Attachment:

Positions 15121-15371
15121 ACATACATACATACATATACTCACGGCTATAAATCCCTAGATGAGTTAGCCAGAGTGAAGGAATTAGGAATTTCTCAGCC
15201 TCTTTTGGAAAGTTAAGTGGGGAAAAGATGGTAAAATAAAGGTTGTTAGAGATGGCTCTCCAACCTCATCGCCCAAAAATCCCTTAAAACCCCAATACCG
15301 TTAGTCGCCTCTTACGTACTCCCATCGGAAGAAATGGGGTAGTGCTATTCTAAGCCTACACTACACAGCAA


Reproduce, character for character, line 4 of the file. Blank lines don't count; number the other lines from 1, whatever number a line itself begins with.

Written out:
15301 TTAGTCGCCTCTTACGTACTCCCATCGGAAGAAATGGGGTAGTGCTATTCTAAGCCTACACTACACAGCAA